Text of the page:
West Seattle Bridge is dedicated on July 14, 1984.

  • By Priscilla Long
  • Posted 5/29/2007
  • HistoryLink.org Essay 8167

On July 14, 1984, the West Seattle Bridge is dedicated. This six-lane cantilevered concrete structure is more than  150 feet high and cost $150 million to build.  The bridge spans Harbor Island and the Duwamish Waterway at the point it enters Elliott Bay. In 2009 the City of Seattle will rename the bridge the Jeanette Williams Memorial Bridge (as a secondary designation).

Controversial from the outset, the bridge's construction was made inevitable when on June 11, 1978, the freighter Chavez, piloted by Rolf Neslund, rammed its predecessor bascule bridge and permanently damaged it. A lower pivot-wing bridge was later built to connect West Seattle and Harbor Island.

The need for a high bridge at this crossing, where the Duwamish Waterway enters Elliott Bay, was long debated. The Port of Seattle pushed for the project in order to open the Duwamish to larger vessels. Citizen opponents put a referendum on the Seattle ballot but voters endorsed the project. The project was owned and managed by the City of Seattle.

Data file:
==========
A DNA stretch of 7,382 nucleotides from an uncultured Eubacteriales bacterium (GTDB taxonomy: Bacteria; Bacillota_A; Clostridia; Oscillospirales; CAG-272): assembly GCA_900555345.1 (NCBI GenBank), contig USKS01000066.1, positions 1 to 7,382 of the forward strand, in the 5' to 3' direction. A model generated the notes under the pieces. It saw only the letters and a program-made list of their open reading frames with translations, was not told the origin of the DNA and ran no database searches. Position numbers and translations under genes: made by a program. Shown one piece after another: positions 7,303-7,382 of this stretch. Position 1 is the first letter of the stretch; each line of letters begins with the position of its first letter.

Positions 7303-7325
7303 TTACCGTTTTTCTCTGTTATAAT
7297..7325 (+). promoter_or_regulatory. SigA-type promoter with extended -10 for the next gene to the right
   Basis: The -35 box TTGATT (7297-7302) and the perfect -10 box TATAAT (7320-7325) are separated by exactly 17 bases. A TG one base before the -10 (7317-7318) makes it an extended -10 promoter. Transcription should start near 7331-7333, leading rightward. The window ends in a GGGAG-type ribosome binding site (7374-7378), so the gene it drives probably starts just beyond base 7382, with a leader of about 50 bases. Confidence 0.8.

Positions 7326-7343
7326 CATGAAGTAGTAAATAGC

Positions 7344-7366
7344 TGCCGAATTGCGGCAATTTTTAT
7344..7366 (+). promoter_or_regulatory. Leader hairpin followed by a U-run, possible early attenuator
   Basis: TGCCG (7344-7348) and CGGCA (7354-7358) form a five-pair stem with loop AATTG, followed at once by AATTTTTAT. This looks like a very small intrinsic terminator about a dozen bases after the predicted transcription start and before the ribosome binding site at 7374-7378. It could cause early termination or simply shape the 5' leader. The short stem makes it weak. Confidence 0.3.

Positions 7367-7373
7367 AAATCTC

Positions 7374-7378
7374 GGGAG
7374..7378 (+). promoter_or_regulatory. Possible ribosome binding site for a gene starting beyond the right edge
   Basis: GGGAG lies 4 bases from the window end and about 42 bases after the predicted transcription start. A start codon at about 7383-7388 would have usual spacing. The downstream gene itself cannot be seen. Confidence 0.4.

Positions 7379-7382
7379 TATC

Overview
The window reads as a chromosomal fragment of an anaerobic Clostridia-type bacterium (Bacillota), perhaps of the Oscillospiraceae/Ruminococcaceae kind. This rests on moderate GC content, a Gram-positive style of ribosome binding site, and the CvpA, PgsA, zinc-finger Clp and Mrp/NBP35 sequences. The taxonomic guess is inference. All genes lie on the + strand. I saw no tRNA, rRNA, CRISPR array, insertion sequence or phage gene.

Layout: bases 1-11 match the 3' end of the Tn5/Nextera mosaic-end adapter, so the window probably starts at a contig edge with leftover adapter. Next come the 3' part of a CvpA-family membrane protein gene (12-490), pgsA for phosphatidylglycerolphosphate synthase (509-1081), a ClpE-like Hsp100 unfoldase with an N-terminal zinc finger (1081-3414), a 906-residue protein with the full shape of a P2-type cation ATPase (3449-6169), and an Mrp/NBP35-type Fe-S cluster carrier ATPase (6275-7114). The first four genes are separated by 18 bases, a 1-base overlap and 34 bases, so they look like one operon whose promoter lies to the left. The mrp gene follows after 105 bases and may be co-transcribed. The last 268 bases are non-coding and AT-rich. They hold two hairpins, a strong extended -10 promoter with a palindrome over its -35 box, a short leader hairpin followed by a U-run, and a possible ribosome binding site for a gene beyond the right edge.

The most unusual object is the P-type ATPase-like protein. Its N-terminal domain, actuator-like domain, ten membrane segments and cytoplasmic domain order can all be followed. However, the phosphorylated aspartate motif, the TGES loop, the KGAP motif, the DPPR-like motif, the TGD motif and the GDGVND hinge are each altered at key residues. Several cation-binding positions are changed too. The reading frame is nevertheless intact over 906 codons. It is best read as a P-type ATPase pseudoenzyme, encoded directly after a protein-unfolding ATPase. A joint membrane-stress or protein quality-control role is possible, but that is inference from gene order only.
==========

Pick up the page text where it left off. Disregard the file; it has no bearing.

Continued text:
In 1985 the bridge won a Honorable Mention Award from the Consulting Engineers Council of Washington. In 2009 the City renamed it for Jeanette Williams (1914-2008), a long-time city councilmember who worked hard to get the bridge built. The "Jeanette Williams Memorial Bridge" is a secondary designation, meaning that the new name will have signage on either side of the bridge, but that maps and signs on Interstate 5 will continue to call it the West Seattle Bridge.

Sources: Craig Holstine and Richard Hobbs, Spanning Washington: Historic Highway Bridges of the Evergreen State (Pullman: WSU Press, 2005), 156; "West Seattle Bridge," Bridgepros website accessed October 22, 2007 (http://bridgepros.com/projects/West_Seattle_Bridge/); "West Seattle Bridge to Bear Jeanette Williams' Name," The Seattle Times, July 13, 2009 (http://seattletimes.nwsource.com/).
Note: This essay was corrected on October 22, 2007, and updated on July 22, 2009.

Related Topics:   Bridges | Roads & Rails

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